THE WELSH AMATEUR CUP. [THIRD ROUND."] LLANIDLOES v. NEWTOWN NORTH END. Great interest centred in this match, which took place at Llanidloes on Saturday. There was a large attendance, the gate receipts amounting to nearly £ 8. Both teams were confident; and it ia interest- ing to note that whilst the North Enders took matters easily during the holidays, the Llanidloes men had defeated Llandinam 6-1 on Christmas Day, and Bedford 8-0 on Boxing Day. The teams lined up, under the charge of Mr H. Smith, Welsh- 1 pool, as under :— NvRTH END. Goal, Eagles; bauke, S. Morgan and Pritehard halves, Hamer, C. Jones and R. Evans; forwards, W. Nook, H. Humphreys, Pilot, P. Little and Phillips. LLANIDLOES. Goal, Eyans backs, C. Smith and Morgan halves, D. Jones, E. V. Davies, and T. Jones,; for- wards, W. H. Hughes, E. Jones, Hewitt, J. Jones, and J. Hampton. Newtown won the toss and played down the slope. The home custodian was first called upon and saved from Phillips. The ball travelled quickly from end to end without either goalkeeper handling, mainly swing to the good play of the backs, Nock forced a corner, but before the ball was got away a penalty was awarded Newtown for hands against Hughes. Nock took the kick, the ball striking the upright and rebounding into play, eventually going behind. Morgan placed nicely in the North Eadgoal mouth, and one of the home forwards put over- the bar with a tbeatitiful shot. Smith stopped Phillips, and E. Jones and Hughes got up by pretty passiug, but, bciug ham- pered, the latter sent behind. Newtowll were awarded another penalty for E. Jones handling, Nock was again entrusted with the hick and although J. Jones touched the ball with his fingers it roiled into the net, and North End were one up 20 minutes from the start, The homesters played well after this. Jones got away and a corner accrued, J. Hampton placing on the net. Newtown right got down but were neaily pulled up by Morgan, who wal playiDg (1 deier genae at back. Davies worked a nice opening but J. Jonos misted a splendid chance of equalising. Another corner fell to Newtown but Evans saved. Through a mistake by the home backs, Pilot again scored for Newtown and the interval arrived with North End leading by 2 goals to 0. On resuming matters lo -k-d black f jv the homesters, but playing down the slope they had tf e advantage E. Davies shot in and Hewitt rushed ball and goalkeeper into the net and Llani loes scored their first goal. Hampton ran along the left and shot behind. J. Jones afterwards shot across goal, and Hughes had a splendid chance but slipped just as he was about to shoot. Llan- idloes were forcing the game, but Morgan, C. Jones and II. Evans were splendid in defence. The ball 'continued hovering about North End goal, and J. Jones equalised the score, the ball going through the custodian's legs. Exciting play followed; Newtown got up and forced two corners in succes- sion, which were cleared. Hughes got away, but Eagles ran out and removed danger. Two corners fell to Llanidloes, but nothing resulted. North End light were prominent, but were beaten by Morgan. There was no holding the homesters at this juncture, and E. Jones gave them the lead with the best shot of the day, amidst, tremendous excitement. Newtown were not quite done with, and Little and Phillips were dangerous. Hampton got away, but was ruled off-side. Play was in home quarters, Clem Jones shooting in. Morgan clearing. The visitors tried hard to save the game, bat nothing further was scored, and a hard feught game ended with the score Llanidloes 3, North End 2.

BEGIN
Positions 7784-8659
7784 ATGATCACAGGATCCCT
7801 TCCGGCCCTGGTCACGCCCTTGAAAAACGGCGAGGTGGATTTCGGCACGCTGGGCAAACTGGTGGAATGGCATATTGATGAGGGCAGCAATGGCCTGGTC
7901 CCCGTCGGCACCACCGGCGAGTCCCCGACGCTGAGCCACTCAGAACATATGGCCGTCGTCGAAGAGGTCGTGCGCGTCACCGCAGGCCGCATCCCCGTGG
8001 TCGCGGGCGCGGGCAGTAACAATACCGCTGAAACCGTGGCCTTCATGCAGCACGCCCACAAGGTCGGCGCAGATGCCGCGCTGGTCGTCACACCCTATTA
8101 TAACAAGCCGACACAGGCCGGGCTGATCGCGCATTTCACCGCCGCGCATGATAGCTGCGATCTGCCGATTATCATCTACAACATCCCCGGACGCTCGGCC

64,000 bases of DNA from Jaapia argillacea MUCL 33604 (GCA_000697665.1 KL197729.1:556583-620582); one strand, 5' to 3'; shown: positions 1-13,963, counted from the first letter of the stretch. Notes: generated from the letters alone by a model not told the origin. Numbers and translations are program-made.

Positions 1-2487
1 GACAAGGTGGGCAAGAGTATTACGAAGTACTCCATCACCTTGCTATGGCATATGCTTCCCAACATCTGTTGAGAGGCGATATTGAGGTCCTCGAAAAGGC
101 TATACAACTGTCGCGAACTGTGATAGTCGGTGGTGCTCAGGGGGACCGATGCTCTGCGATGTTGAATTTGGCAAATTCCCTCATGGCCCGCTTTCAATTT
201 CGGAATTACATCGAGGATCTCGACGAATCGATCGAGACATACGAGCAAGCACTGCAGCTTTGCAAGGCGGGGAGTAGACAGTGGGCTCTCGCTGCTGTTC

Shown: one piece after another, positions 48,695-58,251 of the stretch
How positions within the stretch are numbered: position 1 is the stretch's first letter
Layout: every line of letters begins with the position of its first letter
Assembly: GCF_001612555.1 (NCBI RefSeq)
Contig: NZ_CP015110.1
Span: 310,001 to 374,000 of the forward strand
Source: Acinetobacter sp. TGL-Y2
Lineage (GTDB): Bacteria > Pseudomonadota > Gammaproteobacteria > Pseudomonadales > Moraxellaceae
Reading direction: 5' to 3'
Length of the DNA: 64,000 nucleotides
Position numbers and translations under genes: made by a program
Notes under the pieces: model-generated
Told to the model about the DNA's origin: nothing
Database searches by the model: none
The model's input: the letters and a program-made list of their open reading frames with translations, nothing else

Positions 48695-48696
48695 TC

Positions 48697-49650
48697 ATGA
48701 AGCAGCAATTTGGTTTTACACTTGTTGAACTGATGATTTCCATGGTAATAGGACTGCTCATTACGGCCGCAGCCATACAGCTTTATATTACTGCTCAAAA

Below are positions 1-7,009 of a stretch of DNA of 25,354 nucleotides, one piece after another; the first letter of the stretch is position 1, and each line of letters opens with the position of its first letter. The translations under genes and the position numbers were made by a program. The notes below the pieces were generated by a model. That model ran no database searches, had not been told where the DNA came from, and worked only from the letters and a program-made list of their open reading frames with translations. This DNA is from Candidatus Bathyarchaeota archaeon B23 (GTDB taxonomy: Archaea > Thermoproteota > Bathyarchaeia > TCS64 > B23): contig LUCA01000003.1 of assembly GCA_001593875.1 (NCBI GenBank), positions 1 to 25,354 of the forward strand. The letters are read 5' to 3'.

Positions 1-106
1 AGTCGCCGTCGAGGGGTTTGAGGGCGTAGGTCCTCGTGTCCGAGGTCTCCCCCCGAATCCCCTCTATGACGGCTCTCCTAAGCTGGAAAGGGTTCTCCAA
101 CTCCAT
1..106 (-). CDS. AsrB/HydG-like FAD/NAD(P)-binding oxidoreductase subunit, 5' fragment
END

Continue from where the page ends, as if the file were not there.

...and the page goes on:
--+- ABERYSTWYTH BOARD OF GUARDIANS. The fortnightly meeting of the Guardians of the Aberystwyth Union was hed on Monday. Preocnt, Mr Hugh Hughes (chairman), Rev. John Davies (vice-chairman), Mrs Colloy, Mrs Evan,, Rev. T. A. Penry Messrs D. James, J. S. Joues, M. D. Williams, T. E. Salmon, Rd. James, B. E. Morgan, J. Parry, Ed. Jones, D. Davies, John Davies, John Jones, Evan Jones, Dl. Jones, Wm. Davies, Evan Lewis, Rev. J. Morgan Lewis, Rd. Thomas, Thos. James, J. Roberts, with Mr Hugh Bughes, clerk, and Mr Llewellyn, deputy clerk. AN OLD PENSIONER. An old pensioner who had fought with the 88th regiment on the heights of Alma appeared before the Board and asked what the Gu.irdims iiltendpd charging him for his keep in the House. He had been in the House since Oct. 18th and had during that time done duty at the gates as poiter. He t.o a pension of £ 4 lis for the quarter. In answer to a question he said that (he House was clean and comfortable but he wanted to go out to have his freedom.—The Board discussed the ques- tion, and on the motion of Air Salmon decided to charge him P,2 for his keep; the avtiaire cost per head working out at 5s 4d per week a slight reduc- tion was made in his ease. NEW AUDITOR. The Clerk reported that Mi J. E. Pugh Jones had been appointed auditor in p!ace of Mr Williams who had been removed to Manchester. YAGEANTS. P.S. Phillips reported that owin¡,¡' to the work- house closing at 6 p.m. a number of vagrants failed to obtain admission and they were found with beds at the expense of the guardians at the common lodging houses. The vagrants ea:d that Aberyst- wyth was the only workhouse which closed so early as six o'clock and, as a cosequenoe, ihey could not finish their tasks at Machynlleth and Aberayroa and reach there in time for admi.sion. lie ask'd for instructions.-—The Board referreJ the letter to the House Committee.—Later on when the Reliev- ing Officer asked for confirmation of tha payments made to the assistant officer, Mr S"lm m expressed the opinion that the sergeant of p idee ought to find out if the workhouse was full before sending the tramps to a common lod-»;ng-house.—TJ • Chairman said that if there was 8ulv one (ramp in the honse none could be admitted after 6 p.m. OUT-RBLIJEF. During the past two weeks the fellowiug amounts wertpaid in out-relief: Per Mr J. J. Hught s, £46168 to 142 recipients; per Mr T. Vtiughm, £ 61 16s 61 to 172 recipients; psr Mr T. Morgin, £ 58 lis 6d to 165 recipients. MASTER'S KKPORT. The Mister reported that, there wn'e 48 inmates in the House as compared with 43 in the fame period of 1901. During thepust. two weeks 41 tramp* had been relieved compared with 31 in the same period of last year. The inmates were treat-id to special Chiistmas meals on CI. ristmns day find gilt-* were received from Mrs McPhie, Mrs Murray, Mr T. Owen, Mr Mcllquham, Mr L. Beaaie, Councillor R. Peake, and Mr J. Roberta, Terrace ria-d. The usual votes of thanks were passed. GRANTS OF MONEY. It having trauspired inth., course of the mor.iicg that certain grants made by .c i 'vi; g officers had never been refsnded, the officeis were iiireoted to bring in a report and l'st of th pardonscoucermud, with a view to the recovery of tl1,) snnn due if need be, by entering tkem in the County Court.